Julius Caesar Aranzi
|Julius Caesar Aranzi|
|Died||April 7, 1589|
|Known for||human anatomy|
Julius Caesar Aranzi (Giulio Cesare Aranzio, Arantius) (1529/1530 – April 7, 1589) was a leading figure in the history of the science of human anatomy.
He was born in Bologna, the son of Ottaviano di Jacopo and Maria Maggi. Owing to the poverty of the family, he studied with his uncle Bartolomeo Maggi, (1477-1552), a famous surgeon who was a lecturer at the University of Bologna as well as court physician to Julius III. He held this uncle in such high esteem that he assumed his surname, calling himself Giulio Cesare Aranzio Maggio.
He was admitted to the University of Padua where he made his first discovery in 1548, at the age of nineteen, when he described the elevator muscle of the upper eyelid. Later, at the University of Bologna, he received a doctorate in medicine in 1556 and was appointed a lecturer in medicine and surgery shortly thereafter at the age of twenty-seven. In 1570, surgery and anatomy were separated into separate professorships at his instigation and he held the newly created chair in anatomy for thirty-three years until his death at Bologna in 1589.
From Aranzio came the first correct account of the anatomical peculiarities of the fetus, and he was the first to show that the muscles of the eye do not, as was previously imagined, arise from the dura mater but from the margin of the optic hole. He also, after considering the anatomical relations of the cavities of the heart, the valves and the great vessels, corroborated the views of Realdo Colombo regarding the course which the blood follows in passing from the right to the left side of the heart.
Aranzio was the first anatomist to describe distinctly the inferior cornua of the ventricles of the cerebrum, who recognizes the objects by which they are distinguished, and who gives them the name by which they are still known ( hippocampus ) in 1564; and his account is more minute and perspicuous than that of the authors of the subsequent century. He speaks at length of the choroid plexus, and gives a detailed description of the fourth ventricle, under the name of cistern of the cerebellum, as a discovery of his own. He also was the first to discover that the blood of mother and fetus remain separate during pregnancy.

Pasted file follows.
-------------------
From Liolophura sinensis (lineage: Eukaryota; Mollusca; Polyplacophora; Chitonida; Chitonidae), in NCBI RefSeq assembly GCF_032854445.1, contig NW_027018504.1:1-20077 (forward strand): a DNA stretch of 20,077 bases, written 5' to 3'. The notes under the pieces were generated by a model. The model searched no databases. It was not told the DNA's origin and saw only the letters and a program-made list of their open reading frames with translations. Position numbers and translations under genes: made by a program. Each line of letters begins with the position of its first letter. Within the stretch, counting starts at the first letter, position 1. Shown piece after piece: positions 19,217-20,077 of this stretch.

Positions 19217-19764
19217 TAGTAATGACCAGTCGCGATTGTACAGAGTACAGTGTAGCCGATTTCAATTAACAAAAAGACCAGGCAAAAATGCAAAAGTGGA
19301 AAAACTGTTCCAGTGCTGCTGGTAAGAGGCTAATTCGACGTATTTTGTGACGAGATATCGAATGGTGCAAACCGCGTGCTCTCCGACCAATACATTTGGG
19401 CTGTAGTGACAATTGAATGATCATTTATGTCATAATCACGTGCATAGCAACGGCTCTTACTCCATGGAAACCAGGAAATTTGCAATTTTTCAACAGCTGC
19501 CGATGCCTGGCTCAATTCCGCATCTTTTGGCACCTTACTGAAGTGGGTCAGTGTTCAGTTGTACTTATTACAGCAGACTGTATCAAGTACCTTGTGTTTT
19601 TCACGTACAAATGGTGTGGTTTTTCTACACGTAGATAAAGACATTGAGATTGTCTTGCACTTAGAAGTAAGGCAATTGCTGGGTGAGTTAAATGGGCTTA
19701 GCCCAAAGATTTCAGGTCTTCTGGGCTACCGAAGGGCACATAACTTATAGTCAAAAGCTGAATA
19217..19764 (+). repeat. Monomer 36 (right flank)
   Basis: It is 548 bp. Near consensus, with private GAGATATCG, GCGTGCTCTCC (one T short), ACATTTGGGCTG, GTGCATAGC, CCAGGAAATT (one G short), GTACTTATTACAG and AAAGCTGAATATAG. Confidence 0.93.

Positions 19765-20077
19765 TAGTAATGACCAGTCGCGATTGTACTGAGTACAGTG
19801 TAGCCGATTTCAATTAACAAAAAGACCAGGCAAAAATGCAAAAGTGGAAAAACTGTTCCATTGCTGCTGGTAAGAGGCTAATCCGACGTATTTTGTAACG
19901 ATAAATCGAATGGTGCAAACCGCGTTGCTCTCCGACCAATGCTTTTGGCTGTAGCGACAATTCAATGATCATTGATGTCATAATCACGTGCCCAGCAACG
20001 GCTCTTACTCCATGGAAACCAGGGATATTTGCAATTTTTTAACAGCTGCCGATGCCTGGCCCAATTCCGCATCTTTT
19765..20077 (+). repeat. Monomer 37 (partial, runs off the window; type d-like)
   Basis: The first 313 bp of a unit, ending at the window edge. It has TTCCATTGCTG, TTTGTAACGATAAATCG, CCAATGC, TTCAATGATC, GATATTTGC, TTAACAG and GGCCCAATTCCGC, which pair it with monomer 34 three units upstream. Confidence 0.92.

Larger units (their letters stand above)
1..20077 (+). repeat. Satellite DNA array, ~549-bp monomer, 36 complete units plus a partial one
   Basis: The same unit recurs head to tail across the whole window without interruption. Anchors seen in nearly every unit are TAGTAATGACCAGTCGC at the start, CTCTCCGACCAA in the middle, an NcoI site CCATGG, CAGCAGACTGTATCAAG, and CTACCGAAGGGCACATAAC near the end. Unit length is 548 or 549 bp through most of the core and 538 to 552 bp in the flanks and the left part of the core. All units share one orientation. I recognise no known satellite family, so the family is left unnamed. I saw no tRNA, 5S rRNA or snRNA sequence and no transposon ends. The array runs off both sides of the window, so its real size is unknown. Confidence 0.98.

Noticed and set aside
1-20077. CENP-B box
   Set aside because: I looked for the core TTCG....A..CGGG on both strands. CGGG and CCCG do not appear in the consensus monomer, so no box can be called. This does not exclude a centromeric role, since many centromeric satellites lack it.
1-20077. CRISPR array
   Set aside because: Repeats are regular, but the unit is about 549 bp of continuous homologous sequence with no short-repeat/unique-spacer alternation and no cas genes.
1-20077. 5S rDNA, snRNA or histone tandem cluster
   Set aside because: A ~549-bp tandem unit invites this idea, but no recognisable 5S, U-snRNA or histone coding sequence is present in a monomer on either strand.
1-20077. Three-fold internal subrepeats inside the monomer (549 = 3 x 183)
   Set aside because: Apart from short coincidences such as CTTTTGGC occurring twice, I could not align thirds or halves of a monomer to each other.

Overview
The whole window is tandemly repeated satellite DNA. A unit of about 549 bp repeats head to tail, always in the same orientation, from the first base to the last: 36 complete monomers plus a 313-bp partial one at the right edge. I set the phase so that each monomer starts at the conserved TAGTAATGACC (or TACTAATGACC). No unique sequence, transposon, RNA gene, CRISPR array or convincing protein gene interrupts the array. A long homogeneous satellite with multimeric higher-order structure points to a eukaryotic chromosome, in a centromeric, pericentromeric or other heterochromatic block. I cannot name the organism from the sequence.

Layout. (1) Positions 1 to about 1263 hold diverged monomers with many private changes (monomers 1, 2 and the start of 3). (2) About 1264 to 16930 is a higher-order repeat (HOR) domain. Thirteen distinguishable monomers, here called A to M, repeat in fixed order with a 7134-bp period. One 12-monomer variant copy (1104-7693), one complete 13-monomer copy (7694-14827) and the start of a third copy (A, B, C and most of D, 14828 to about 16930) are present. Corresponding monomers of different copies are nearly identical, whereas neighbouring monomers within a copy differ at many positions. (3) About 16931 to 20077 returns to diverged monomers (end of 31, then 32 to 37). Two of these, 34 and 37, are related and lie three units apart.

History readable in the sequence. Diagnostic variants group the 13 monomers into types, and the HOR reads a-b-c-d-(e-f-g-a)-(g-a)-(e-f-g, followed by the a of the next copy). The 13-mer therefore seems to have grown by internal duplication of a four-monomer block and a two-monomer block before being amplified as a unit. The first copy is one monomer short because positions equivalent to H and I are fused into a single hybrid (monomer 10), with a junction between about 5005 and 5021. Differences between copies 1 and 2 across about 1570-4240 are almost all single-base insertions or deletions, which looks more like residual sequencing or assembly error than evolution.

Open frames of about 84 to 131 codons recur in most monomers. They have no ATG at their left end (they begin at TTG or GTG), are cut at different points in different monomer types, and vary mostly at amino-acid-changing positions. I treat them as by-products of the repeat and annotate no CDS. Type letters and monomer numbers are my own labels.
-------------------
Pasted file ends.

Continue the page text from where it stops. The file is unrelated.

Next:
As Professor of Anatomy and Surgery at the University of Bologna from 1556, he established anatomy as a major branch of medicine for the first time. Aranzi combined anatomy with a description of pathological processes, based largely on his own research, Galen, and the work of his contemporary Italians. Aranzi discovered the 'Nodules of Aranzio' in the semilunar valves of the heart and wrote the first description of the superior levator palpebral and the coracobrachialis muscles. His books (in Latin) covered surgical techniques for many conditions, including hydrocephalus, nasal polyp, goitre and tumours to phimosis, ascites, haemorrhoids, anal abscess and fistulae.
- De humano foetu opusculum, Rome, 1564; Venice, 1571; Basel, 1579. 32: De formato foetu. Bononiae, J. Rubrius, 1564.
- De tumoribus secundum locus affectum. Bologna, 1571.
- In Hippocrates librum de vulneribus capitis. Leiden, 1580.
- Observationes anatomicae. Basel, 1579; Venice 1587.
These works were published together in Venice in 1587:
- De tumoribus prater naturam secundum locos affectus liber.
- De humano foetu liber.
- Anatomicarum observationum liber.
Notes and references
- Raffi Gurunluoglu et al. "Giulio Cesare Aranzio (Arantius) (1530-89) in the pageant of anatomy and surgery," Journal of Medical Biography (2011) 19#2 pp 63-69